The Link Portable looks and feels like a premium product. For a speaker of this size, it has oodles of detail and an expansive mix with everything present, including bass. While there's no PartyBoost or Connect+ support for daisy-chaining other JBL speakers, the Link Portable makes JBL a serious contender in the category of affordable smart speakers.
Read the full review: JBL Link Portable.
At first glance, this speaker seems a little brash: the name is like something a college jock would pick, it's big and it weighs a ton. But the sound is surprisingly subtle. It's like finding out that the school bully does, in fact, enjoy classical music and ballet in their spare time.
The carry strap will help you lug it around, and it can daisy chain with another Xtreme 2 to give even beefier sound (but be warned: two of these things at the beach will be loud enough to summon the lifeguards). If you're looking to start a full-on pool party, this should be at the centre of the mayhem.
Read the full review: JBL Xtreme 2
If you want a compact yet extremely capable Bluetooth speaker, look no further than Ultimate Ears' Wonderboom 2. The 13 hours of battery life should keep you going into the early hours, while the IP67 rating means it'll survive a bit of dunking.
What's most impressive is the sound that this diminutive speaker manages to serve up. It's attacking, enthusiastic, and there's an impressive amount of bass too. For the money, this portable package is tough to beat.
Read the full review: Ultimate Ears Wonderboom 2
Thought waterproof speakers were a little... basic? Think again. This one boasts Amazon's Alexa smart assistant, so you can use it to control your smart home appliances, change radio station, read you the news and all that jazz.
There's also an optional charging stand (which costs extra) for juicing it up wirelessly from a plug socket. Its 360-degree design fills rooms with sound, too – or poolsides, or beaches, or where you choose to use it. A great option if you can spend a little more.
Read the full review: Ultimate Ears Blast
If all you want is a portable, waterproof Bluetooth speaker that sounds as good as £100 can currently buy, you’ll be hard-pressed to better the Flip 5. Truly, JBL’s newest Flip offering sounds great for the price. If you don’t mind the lack of aux-in port or inbuilt microphone (as seen in the Flip 4) or the inability to partner it with older JBL speakers (the PartyBoost function is not backwards compatible with Connect+ enabled speakers, like the JBL Charge 4), it’s an excellent proposition for the money.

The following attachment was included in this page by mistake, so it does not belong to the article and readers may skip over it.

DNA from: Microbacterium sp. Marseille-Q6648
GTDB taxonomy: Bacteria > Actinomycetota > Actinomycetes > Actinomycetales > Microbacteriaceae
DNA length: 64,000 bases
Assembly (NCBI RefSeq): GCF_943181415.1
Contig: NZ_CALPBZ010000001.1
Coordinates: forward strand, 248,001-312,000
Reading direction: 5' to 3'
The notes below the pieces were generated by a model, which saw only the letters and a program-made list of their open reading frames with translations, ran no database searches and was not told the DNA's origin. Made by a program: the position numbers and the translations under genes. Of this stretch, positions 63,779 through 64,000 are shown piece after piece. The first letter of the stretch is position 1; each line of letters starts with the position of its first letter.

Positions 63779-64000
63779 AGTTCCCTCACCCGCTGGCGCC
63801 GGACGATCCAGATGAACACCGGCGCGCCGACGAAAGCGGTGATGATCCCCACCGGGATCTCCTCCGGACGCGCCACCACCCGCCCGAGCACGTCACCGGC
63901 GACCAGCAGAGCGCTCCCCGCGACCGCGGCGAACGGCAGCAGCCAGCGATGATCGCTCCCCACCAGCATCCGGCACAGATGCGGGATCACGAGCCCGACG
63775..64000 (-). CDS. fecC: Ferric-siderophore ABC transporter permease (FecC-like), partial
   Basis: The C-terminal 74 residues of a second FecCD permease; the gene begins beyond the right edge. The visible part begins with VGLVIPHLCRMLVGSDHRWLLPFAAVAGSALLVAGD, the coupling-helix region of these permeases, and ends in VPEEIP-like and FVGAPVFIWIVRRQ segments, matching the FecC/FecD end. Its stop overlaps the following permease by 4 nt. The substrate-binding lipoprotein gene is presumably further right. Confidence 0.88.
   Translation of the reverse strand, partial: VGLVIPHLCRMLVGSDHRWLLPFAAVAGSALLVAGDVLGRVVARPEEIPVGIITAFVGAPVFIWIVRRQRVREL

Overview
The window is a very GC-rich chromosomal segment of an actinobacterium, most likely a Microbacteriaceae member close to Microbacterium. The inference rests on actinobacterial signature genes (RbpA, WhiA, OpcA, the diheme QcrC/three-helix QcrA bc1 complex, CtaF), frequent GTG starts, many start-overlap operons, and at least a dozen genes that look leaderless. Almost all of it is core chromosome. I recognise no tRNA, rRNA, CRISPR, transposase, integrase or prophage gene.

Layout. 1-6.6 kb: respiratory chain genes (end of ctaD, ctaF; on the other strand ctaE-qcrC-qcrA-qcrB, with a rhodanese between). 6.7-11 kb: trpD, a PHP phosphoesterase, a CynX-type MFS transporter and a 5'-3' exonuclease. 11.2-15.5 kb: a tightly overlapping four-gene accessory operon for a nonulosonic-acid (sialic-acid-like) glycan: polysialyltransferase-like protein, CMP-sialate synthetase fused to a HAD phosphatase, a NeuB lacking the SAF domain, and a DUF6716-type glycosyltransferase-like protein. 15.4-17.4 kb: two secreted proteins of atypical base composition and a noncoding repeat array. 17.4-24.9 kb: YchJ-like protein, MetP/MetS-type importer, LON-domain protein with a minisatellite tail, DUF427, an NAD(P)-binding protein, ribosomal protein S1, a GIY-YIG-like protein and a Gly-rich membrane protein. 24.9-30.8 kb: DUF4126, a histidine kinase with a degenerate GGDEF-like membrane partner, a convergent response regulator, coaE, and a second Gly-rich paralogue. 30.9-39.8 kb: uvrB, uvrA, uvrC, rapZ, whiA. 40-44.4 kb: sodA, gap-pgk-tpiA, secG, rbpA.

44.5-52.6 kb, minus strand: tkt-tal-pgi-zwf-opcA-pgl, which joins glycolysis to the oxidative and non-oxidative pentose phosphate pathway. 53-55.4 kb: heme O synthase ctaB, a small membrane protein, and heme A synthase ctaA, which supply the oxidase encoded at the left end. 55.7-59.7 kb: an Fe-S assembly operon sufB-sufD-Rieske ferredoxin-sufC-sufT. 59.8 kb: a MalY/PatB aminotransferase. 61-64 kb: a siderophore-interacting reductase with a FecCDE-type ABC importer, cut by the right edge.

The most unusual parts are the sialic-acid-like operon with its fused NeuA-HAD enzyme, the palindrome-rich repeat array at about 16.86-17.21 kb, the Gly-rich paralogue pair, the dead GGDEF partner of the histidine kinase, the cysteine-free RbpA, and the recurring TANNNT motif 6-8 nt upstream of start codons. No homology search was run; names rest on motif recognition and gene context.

It may be low on added extras, but the Flip 5 gets away with it. Once you're actually listening to it, JBL's latest Flip easily betters the competition at the price – even the award-winner. The solid sonic chops JBL has managed to deliver at this level simply cannot be denied.
Read the full review: JBL Flip 5
This is a higher-end version of the Ultimate Ears Blast mentioned earlier. Basically, it's bigger, louder and more feature-laden. Amazon's Alexa virtual assistant still comes as standard, giving you smart skills around the home, but the battery life is a little better.
The sound performance is hugely enjoyable too, with little-to-no distortion even at higher volumes. High end, high volume, high class – that's this speaker in a nutshell.
Read the full review: Ultimate Ears Megablast
This speaker is only water-resistant, not fully waterproof like the others here. While it will survive "an accidental showering of water", don't go chucking it into the pool and expect it to survive.
But what it lacks in ruggedness it more than makes up for in features: you can use it to talk to your phone's smart assistant (like Siri or Google Assistant) even if your phone is in another room. And the sound is impressively big and bold, especially for such a small speaker.
Read the full review: Bose SoundLink Revolve
Like the Wonderboom, this speaker floats in the pool, so can bob along entertaining you while you smash out a few lengths. The button on top is surprisingly versatile – it can skip tracks, play and pause, and even summon a playlist – and you can pair hundreds of the blighters to create quite a din.
The sound is as fun as ever, highly enthusiastic while never being in danger of losing control. The bass is deeper than previous generations too. Definitely worth a look.
Read the full review: Ultimate Ears Megaboom 3
The diminutive, soap on a rope-styled Go 3 features Bluetooth 5.1 instead of 4.1 plus a maximum power output of 4.2W, up from 3W in the Go 2 (which we also liked) and now, an IP67 water- and dust-proof rating. The one specification that hasn’t changed is the Go 3's stamina. It takes 2.5 hours to charge fully, and you can still only get five hours of playtime from it from a single charge.
If you can live with this, there's much to celebrate in the sound department at the level. The extra power and overhauled design have resulted in some solid sonic enhancements, and aesthetically it's perhaps even cuter than the original. We gave this iteration five stars for sound. Will five hours get you through a day at the beach or a lazy picnic in the park though? Probably best to take a wireless charger.
Read the full review: JBL Go 3